New Senate GOP budget would pave the way for tax rewrite

Government SpendingAssociated Press

Trump’s tax reform plan needs to help U.S. companies to compete globally

Alliance for Manufacturing President Scott Paul says he wants to hear how President Trump’s tax reform plan is going to make U.S. companies more globally competitive.

Senate Republicans unveiled a budget plan Friday that lays the groundwork for their effort to overhaul the nation's tax system, the top legislative priority for President Donald Trump and the GOP.

Continue Reading Below

House and Senate passage of the budget blueprint is required in order to allow Republicans to pass follow-on tax legislation this year. The ambitious tax plan would lower rates for businesses and individuals. Trump described it Friday as a "giant, beautiful, massive, the biggest ever in our country, tax cut."

The Senate Budget Committee plans to vote on its plan next week. A companion measure is headed for a House vote next week as well.

The new budget plan would permit the upcoming tax measure to add $1.5 trillion over the coming decade to the $20 trillion national debt.

The two-step process is the only way, under congressional rules, for the tax package to pass through the Senate without fear of Democrats blocking it with a filibuster. Republicans used the same process earlier this year in failed attempts to repeal the Affordable Care Act.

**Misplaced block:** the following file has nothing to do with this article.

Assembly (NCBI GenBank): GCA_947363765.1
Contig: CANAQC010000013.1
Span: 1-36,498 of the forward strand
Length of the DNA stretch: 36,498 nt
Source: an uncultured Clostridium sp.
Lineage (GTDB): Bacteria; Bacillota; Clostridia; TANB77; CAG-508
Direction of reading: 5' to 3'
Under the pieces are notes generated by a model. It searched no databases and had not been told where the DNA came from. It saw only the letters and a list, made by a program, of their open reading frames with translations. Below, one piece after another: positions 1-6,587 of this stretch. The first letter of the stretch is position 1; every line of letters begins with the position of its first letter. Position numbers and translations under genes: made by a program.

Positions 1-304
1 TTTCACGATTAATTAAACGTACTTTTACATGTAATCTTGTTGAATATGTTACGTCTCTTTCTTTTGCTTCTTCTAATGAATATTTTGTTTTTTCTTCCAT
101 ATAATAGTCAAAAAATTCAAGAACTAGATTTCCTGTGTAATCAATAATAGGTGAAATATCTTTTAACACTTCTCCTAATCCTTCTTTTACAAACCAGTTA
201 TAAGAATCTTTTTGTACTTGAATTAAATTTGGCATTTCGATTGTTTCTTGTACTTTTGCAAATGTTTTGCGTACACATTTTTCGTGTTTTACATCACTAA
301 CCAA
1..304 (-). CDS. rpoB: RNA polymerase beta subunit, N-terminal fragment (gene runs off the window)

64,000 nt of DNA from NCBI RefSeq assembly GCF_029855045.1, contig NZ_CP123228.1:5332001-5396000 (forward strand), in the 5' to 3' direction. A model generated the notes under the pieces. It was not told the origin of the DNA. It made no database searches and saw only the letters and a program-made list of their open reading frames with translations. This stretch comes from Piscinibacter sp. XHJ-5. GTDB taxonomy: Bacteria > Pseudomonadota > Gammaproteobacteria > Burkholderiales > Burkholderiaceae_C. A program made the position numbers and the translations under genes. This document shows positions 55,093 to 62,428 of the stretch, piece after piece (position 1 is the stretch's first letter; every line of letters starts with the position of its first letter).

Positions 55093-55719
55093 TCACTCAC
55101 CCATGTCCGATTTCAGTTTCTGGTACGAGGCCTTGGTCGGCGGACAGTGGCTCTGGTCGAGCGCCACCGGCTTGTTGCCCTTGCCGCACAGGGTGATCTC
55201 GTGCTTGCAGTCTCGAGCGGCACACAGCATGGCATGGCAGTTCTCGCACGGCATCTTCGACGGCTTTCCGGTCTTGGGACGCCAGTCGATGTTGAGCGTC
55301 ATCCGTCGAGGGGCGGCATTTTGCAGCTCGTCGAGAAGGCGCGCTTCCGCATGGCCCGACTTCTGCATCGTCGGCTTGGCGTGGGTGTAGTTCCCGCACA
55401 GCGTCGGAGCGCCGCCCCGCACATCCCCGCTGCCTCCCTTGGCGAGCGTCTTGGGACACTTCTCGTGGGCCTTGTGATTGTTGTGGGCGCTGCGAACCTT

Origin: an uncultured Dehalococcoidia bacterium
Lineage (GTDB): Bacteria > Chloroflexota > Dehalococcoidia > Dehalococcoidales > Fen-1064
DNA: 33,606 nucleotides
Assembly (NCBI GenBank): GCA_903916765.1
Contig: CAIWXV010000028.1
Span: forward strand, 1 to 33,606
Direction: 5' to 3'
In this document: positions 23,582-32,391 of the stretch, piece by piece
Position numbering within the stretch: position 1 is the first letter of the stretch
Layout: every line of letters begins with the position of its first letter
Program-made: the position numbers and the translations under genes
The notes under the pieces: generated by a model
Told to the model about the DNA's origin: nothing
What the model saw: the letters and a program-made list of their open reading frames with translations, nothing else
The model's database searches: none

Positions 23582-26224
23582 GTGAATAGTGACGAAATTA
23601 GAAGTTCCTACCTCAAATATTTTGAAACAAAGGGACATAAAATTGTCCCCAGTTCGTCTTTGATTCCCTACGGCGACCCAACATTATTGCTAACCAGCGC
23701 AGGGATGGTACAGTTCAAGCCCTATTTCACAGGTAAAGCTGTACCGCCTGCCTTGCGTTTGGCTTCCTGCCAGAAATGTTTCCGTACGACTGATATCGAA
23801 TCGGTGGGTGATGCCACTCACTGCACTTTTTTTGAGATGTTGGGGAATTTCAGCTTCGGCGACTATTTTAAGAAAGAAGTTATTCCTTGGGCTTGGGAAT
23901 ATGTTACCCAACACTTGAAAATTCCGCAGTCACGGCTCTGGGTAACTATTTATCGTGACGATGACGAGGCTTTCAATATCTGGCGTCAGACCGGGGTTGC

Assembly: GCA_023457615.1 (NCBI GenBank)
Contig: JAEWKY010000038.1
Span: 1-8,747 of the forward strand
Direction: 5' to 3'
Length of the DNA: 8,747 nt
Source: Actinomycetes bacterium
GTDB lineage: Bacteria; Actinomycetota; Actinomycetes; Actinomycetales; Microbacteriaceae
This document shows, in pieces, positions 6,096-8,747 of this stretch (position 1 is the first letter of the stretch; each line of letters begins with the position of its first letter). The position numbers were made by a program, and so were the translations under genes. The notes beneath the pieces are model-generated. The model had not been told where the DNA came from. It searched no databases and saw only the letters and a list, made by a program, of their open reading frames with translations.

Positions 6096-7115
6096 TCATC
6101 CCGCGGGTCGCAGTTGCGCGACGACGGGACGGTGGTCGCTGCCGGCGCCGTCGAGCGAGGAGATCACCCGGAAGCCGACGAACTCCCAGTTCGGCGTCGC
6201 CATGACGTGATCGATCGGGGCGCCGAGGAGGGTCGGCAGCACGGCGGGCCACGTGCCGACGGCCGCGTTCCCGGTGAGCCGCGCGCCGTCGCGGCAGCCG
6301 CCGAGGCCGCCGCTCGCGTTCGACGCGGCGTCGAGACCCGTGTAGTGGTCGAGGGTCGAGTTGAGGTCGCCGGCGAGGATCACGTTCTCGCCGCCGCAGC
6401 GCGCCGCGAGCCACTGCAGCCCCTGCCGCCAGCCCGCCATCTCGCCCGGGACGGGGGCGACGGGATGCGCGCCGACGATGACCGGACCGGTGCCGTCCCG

More on this...

Without the budget passage, Senate Majority Leader Mitch McConnell of Kentucky said in a statement, "Democrats will continue to play partisan politics and obstruct our efforts to get our economy flourishing and growing at its full potential."

More broadly, the Senate plan promises a balanced budget over the coming decade, but it relies on rosy projections of economic growth and spending cuts that Republicans have no plans to deliver. It would keep Pentagon spending mostly frozen at current levels, rather than the almost $90 billion increase demanded by GOP military hawks.

The budget also contains a provision that could allow the Senate to approve legislation opening up drilling in the Arctic National Wildlife Refuge. That's a longtime goal for Republicans including Alaska Sen. Lisa Murkowski, a moderate whose vote will be needed on tax legislation.

What do you think?

Click the button below to comment on this article.